Pet Care Resources Box Turtle History and Care Recommendations

Avian & Exotics

Box Turtle History and Care Recommendations

Natural History of Box Turtles

Box turtles are indigenous to North America. Free-ranging box turtles spend much of their time burrowing in the mud or hiding beneath rocks.  They are small to medium-sized turtles, attaining a maximum length of about 8 inches and having a highly domed carapace. A key characteristic of box turtles is their hinged plastron (bottom of the shell) which can be shut completely to exclude predators.

Box turtles in the United States are divided into two species, the eastern box turtle (Terrapene carolina), and the western box turtle (Terrapene ornata).  The western box turtle is superficially similar to the eastern box turtle but is typically smaller and has a shell marked with radiating yellow lines.

Box turtles are some of the longest-lived and slowest reproducing species in the world. Little is known about the lives of young box turtles because they are so secretive and hard to find.  It is thought that these young turtles spend most of their time concealed in brush and leaf litter and feed primarily on insects. Box turtles generally grow slowly, reaching sexual maturity at between 7 and 10 years old and 5 or 6 inches in length. Once mature, a female box turtle will lay between 3 and 6 eggs each spring in a shallow nest. The eggs are left unguarded and hatch in the late summer or early fall when hatching occurs. Box turtles commonly reach 25-30 years of age and there are well-documented cases of them living to 40 or even 50 years. Although questionable, some sources even report box turtles topping 100 years of age.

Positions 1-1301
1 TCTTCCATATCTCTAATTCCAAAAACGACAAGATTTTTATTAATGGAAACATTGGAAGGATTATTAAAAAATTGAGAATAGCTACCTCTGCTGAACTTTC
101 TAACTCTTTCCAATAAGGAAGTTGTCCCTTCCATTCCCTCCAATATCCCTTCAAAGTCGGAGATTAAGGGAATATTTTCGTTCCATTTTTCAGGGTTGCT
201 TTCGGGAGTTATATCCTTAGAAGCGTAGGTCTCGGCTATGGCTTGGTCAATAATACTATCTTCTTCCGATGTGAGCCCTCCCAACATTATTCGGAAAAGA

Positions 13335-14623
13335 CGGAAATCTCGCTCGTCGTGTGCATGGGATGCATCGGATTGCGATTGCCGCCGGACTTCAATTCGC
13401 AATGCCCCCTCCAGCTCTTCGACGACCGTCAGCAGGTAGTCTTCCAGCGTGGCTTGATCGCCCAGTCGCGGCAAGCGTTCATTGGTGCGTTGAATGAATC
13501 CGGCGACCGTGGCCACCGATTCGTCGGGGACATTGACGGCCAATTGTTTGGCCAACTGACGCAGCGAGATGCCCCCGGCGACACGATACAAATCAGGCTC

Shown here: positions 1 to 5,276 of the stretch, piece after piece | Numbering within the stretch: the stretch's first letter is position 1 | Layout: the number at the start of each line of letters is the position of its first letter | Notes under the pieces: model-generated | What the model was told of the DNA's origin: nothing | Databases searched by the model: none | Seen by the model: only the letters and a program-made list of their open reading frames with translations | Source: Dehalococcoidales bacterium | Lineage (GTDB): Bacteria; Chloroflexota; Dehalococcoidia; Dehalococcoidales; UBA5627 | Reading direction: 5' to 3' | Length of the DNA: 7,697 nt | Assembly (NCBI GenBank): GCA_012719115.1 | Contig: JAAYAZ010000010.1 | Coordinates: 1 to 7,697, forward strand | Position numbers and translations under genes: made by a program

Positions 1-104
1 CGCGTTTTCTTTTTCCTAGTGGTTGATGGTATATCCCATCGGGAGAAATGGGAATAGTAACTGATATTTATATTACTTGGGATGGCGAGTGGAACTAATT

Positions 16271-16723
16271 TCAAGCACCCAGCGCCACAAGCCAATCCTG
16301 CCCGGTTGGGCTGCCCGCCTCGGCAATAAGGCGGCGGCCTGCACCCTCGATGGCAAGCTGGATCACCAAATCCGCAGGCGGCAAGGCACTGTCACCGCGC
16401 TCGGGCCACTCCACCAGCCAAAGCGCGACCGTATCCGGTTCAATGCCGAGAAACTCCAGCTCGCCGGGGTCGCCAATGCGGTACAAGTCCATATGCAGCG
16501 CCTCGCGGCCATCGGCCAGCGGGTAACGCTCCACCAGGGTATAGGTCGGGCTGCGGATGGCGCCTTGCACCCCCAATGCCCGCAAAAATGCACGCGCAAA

Although box turtles are still fairly common over much of their range, their future is uncertain. Box turtles are slow growing, have few young, and have exhibited delayed sexual maturity. These qualities make them particularly susceptible to damage due to human activities.  Another concern is the capture of box turtles for the pet trade. The impact of taking turtles from the wild can be devastating to local populations.

Over the span of their lifetime, female turtles will lay hundreds of eggs, but only 2-3 of these offspring will survive to adulthood. These offspring will eventually replace their elderly parents, allowing the population to remain at a stable size. But, if box turtles are taken from the wild to become pets, or are killed by human activities, they are removed from the overall breeding population, the number of offspring drops, and the overall population declines. Additionally, box turtles have a homing instinct that causes them to try to return to the place of their birth if they are moved. As a result, when box turtles that have been taken as pets are returned to the wild, they will head straight for their natal grounds. This journey causes the turtles to encounter many dangers, such as roads, predators, and humans. For these reasons, if you are looking for a pet, you should try to find a captive-bred animal or consider a different pet.

 Enclosure and Substrate for Box Turtle